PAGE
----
Earmarked for demolition: eco-home which doesn’t have ‘rural character’
With its higgledy-piggledy walls and turf roof it looks like the cosy home of a friendly hobbit. But an eco-dwelling in rural Pembrokeshire could become a test of the Welsh Government's grand designs on sustainable living.
Sculptor Charlie Hague and his wife Megan Williams spent nearly a year creating their wooden roundhouse on private family land in Glandwr.
The single story building, fashioned with a reciprocal green roof and lime plastered straw bale walls cost £15,000 to construct and was completed just in time for the couple's first child allowing them to move out of the damp caravan where they had lived for the previous four years.
They claim it was the only way they could afford to own their own home. Yet despite earning plaudits from environmental architects across the world the young family are now fighting an order to demolish their dream home because it is claimed it is harmful to the rural character of the locality.
Pembrokeshire County Council has issued an enforcement order demanding they tear it down after going ahead with the build without first seeking planning permission.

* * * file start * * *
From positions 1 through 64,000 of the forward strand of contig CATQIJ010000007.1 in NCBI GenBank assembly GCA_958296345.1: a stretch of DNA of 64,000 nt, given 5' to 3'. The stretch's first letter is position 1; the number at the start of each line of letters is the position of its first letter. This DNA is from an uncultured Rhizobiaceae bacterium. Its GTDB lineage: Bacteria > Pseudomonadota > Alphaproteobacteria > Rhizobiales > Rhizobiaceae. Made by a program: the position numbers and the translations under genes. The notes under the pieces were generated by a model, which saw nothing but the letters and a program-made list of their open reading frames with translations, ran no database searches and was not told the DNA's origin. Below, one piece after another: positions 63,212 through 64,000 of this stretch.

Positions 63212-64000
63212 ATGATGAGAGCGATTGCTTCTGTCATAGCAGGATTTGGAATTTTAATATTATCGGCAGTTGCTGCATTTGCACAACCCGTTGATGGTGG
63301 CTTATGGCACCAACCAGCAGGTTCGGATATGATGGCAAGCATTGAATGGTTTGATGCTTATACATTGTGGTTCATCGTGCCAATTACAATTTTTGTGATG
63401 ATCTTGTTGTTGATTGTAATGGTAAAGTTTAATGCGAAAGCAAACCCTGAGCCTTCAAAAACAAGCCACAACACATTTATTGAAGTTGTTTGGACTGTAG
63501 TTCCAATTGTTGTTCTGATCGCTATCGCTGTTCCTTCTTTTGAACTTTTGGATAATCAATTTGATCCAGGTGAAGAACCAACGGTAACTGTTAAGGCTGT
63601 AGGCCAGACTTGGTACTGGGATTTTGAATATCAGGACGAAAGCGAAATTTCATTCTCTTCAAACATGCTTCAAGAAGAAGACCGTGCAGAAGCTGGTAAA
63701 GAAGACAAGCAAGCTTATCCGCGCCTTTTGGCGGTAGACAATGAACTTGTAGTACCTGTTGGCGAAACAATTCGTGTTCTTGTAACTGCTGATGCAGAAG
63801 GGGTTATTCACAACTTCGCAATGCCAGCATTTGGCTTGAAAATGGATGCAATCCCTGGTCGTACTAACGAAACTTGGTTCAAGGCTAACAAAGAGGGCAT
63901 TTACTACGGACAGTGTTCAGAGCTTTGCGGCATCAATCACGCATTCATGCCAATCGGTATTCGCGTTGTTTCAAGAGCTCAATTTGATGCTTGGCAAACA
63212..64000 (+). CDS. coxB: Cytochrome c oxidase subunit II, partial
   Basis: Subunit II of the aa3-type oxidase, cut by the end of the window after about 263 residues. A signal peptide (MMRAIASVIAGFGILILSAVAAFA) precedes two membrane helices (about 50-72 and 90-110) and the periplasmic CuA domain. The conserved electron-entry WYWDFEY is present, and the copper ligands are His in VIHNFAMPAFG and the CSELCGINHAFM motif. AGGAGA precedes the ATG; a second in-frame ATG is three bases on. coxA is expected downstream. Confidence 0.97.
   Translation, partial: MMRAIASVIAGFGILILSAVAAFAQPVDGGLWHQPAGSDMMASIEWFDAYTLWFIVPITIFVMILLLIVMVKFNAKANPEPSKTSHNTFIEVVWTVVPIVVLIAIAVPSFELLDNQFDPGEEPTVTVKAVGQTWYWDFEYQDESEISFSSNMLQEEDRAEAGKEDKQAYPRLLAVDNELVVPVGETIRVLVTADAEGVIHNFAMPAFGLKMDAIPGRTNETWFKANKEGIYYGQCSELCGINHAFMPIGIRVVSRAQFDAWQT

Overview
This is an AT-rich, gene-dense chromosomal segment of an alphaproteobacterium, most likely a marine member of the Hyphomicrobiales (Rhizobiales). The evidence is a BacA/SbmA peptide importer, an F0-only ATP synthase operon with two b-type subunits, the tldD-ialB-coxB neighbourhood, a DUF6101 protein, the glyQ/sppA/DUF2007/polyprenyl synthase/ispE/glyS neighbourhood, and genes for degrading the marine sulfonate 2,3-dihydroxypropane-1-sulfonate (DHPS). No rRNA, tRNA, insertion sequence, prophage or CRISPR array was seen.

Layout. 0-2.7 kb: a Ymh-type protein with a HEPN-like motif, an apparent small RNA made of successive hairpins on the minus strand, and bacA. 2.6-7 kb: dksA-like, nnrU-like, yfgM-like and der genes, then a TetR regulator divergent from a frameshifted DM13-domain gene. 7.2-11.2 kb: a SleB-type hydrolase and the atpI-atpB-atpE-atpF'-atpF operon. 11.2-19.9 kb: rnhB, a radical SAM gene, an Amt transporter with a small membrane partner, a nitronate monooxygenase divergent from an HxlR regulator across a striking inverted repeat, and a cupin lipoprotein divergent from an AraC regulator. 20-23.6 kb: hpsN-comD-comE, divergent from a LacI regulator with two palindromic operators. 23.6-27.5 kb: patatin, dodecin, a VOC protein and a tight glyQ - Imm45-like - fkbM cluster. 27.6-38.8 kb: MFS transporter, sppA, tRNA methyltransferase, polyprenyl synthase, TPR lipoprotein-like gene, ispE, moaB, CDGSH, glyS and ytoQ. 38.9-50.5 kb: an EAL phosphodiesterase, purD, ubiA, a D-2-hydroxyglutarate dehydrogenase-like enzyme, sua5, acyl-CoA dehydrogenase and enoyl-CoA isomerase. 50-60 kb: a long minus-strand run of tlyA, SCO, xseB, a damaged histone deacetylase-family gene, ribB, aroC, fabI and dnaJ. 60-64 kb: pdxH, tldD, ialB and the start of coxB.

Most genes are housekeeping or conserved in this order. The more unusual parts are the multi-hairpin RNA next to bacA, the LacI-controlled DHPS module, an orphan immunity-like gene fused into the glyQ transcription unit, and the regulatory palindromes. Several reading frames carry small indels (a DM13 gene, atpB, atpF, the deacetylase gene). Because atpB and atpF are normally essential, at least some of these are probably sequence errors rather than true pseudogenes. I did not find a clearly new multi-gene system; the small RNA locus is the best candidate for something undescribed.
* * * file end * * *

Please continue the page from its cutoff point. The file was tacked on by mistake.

"We built this house to provide our son with a healthy environment to grow up in. We were born in the area, went to school here, and have lived here all our lives. We wouldn't want to be anywhere else," said Mr Hague, 25.
The artist uses sustainably sourced wood from his own land to make his work. The couple applied for retrospective planning permission. But the council says that the house is "not essential to provide accommodation for an agricultural or forestry worker".
Ms Williams, 25, said they are devastated at the prospect of pulling it down and have begun a Facebook campaign to save their home. "I know it's not a possibility for everyone, and our situation here is unique, but if young people are to live and work in the area they need somewhere to live," she said.
Opponents say it is vital to enforce planning permission rules across Wales to prevent a repeat of what happened in Ireland were unregulated bungalow building before the financial crash saw the landscape scarred by development.
However supporters insist that the building, which is next to the Lammas eco village, is created from the resources on the land and fulfils the Welsh Government's One Planet development policy which they claim gives the go ahead to building homes in open countryside in Wales provided they embody the principles of sustainable living and are zero carbon. The matter will now be decided by the Welsh Assembly.
In a statement Pembrokeshire County Council said: "An enforcement notice has been served on this property as it is alleged that an unauthorised dwelling has been built in open countryside without planning permission. It is currently the subject of an enforcement appeal."
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